Putin might already have your Wi-Fi password

Putin face copy

Russian hackers are trying to gain access to Western internet routers and data switches.
Routers and switches control how you access the internet, and how the internet gets to you. They are found in the kind of Wi-Fi network router box you might have in your own home and the kind of huge corporate networks that link employees’ computers together.
Cisco has warned customers to disable older versions of its Smart Install products to prevent Russian hacking.
Russia could use affected devices to launch widescale denial of service attacks that paralyze the internet.

The Russians are hacking into Western internet routers and data switches in order to read all the internet traffic that flows through them, according to an unusual joint announcement from UK and US cyber-security services.

If they are successful — and the UK’s National Cyber Security Centre (NCSC) says they have been — they could be able to see everything you do on the web. Anytime you punch in your Wi-Fi, bank, or social media passwords, hackers can record that information, if your web activity goes through any routers or switchers they have breached.

Routers and switches control how you access the internet, and how the internet gets to you. They are found in the kind of Wi-Fi network router box you might have in your own home and the kind of huge corporate networks that link together employees’ computers with their printers, servers, and data centers. Switches control traffic inside a network, making sure it all goes to the right place. Routers control traffic between networks. If you can see the traffic going through these devices, you can pretty much see everything.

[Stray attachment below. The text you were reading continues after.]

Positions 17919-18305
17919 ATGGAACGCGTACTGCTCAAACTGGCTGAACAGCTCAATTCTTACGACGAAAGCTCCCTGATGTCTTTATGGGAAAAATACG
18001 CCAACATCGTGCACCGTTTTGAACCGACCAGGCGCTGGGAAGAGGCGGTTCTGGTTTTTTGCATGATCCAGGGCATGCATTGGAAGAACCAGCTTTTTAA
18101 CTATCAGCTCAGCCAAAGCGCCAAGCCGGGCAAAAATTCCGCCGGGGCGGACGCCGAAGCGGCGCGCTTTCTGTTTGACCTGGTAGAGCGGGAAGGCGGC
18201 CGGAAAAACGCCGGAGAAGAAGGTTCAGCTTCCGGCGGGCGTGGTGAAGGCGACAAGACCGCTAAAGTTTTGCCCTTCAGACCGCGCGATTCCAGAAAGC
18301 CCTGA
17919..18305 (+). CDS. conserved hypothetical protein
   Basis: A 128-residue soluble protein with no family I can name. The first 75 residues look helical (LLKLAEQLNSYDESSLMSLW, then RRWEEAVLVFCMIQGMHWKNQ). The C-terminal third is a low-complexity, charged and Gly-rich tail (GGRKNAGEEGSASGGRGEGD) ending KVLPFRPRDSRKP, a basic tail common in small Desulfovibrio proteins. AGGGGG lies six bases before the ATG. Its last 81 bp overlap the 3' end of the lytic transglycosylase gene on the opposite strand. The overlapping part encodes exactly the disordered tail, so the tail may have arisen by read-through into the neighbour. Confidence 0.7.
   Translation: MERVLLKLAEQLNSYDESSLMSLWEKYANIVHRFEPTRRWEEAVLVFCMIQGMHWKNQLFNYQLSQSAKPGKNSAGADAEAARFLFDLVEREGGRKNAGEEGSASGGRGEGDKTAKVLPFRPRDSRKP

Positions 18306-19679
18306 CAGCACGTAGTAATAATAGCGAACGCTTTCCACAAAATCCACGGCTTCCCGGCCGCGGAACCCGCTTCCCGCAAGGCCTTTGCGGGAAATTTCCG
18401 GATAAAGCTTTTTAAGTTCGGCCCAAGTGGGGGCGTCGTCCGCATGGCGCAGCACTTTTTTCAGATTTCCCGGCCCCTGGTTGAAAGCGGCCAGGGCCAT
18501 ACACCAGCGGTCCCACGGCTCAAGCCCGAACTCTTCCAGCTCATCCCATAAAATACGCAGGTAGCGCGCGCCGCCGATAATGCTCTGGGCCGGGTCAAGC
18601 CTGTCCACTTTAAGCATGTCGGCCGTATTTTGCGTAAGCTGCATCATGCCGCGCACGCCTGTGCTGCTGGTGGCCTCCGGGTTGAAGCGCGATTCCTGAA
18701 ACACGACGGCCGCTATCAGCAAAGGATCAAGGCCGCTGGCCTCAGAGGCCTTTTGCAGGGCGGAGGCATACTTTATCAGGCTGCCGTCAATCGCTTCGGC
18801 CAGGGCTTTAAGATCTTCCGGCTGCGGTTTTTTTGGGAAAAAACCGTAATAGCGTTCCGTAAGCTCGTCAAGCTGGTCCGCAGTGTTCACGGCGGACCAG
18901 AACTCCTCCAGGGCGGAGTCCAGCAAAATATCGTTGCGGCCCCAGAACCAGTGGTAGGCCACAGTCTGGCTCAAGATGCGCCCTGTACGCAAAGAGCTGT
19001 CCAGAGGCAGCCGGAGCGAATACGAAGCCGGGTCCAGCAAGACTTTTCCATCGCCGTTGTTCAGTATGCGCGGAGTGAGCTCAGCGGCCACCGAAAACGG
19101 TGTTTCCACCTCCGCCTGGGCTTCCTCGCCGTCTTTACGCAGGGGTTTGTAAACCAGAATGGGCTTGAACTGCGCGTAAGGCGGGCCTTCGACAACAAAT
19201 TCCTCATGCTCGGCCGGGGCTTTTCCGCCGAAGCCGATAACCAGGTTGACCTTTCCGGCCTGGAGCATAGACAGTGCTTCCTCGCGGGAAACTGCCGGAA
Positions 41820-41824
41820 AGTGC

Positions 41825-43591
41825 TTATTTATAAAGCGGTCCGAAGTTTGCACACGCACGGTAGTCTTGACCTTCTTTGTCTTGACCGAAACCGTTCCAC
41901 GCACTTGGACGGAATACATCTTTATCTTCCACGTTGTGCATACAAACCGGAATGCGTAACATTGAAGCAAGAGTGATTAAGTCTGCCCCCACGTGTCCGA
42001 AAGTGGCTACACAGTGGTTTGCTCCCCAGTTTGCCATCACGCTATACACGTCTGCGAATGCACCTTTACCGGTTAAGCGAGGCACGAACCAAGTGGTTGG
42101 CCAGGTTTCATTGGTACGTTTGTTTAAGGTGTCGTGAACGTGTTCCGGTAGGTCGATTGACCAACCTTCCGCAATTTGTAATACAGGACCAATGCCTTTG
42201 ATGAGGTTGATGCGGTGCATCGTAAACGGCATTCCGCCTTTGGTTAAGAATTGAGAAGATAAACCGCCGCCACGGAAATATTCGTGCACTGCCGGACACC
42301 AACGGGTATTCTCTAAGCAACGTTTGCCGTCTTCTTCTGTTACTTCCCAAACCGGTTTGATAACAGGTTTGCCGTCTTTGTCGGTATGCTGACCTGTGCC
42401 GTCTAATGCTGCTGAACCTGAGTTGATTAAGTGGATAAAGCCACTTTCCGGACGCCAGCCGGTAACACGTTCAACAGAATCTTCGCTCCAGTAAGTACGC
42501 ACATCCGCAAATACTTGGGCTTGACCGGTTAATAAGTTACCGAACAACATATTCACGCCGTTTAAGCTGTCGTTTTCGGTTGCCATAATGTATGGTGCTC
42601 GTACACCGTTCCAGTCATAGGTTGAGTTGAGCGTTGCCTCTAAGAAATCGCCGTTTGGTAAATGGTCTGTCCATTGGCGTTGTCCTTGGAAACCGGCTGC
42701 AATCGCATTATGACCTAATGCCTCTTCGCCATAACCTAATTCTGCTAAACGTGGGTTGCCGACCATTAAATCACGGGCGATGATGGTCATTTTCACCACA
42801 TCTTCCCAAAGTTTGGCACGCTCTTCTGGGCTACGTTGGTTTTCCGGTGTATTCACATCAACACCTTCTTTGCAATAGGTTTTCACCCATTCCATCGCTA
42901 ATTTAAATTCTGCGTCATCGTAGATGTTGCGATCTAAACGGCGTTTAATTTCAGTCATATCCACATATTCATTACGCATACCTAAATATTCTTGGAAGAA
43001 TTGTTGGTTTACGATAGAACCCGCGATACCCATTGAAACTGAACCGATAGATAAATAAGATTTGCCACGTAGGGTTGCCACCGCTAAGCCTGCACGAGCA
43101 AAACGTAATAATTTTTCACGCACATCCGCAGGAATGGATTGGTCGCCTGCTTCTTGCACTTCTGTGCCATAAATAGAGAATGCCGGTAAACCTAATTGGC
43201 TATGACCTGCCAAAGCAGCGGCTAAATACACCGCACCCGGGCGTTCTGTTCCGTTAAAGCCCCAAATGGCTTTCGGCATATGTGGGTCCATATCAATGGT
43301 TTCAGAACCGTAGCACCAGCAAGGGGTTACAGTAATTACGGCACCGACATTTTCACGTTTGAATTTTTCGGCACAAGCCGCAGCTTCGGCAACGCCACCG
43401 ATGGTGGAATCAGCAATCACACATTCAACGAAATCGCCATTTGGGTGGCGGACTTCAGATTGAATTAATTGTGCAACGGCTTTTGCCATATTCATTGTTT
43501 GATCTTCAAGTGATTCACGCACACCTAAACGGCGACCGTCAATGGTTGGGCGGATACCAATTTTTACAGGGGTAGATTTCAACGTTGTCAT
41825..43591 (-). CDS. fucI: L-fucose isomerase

One of the vulnerabilities they’re using is a flaw in older versions of Cisco’s Smart Install product. That software allows network administrators to control their internet switches remotely.

Cisco describes the product this way: “Smart Install is a plug-and-play configuration and image-management feature that provides zero-touch deployment for new switches. You can ship a switch to a location, place it in the network and power it on with no configuration required on the device.”

The problem is that the Russians can now do that, too.

“Imagine, for example, a massive distributed denial of service attack where the source of the attack was home routers – who would you blame?”

Cisco warns its customers to disable the product after it has been used precisely to prevent this kind of hack. But many people forget, leaving the software in command of the switches:

“Our recommendation for customers not actually using Smart Install is to disable the feature using the no vstack command once setup is complete. … If not properly disabled or secured following setup, Smart Install could allow for the exfiltration and modification of configuration files, among other things, even without the presence of a vulnerability.”

The NCSC warned about Russian spying through routers in August 2017. It said British telecoms and internet service providers had been hacked:

“The NCSC is aware of a number of router compromises in telecommunications companies and Internet Service …read more

Source:: Business Insider – Tech

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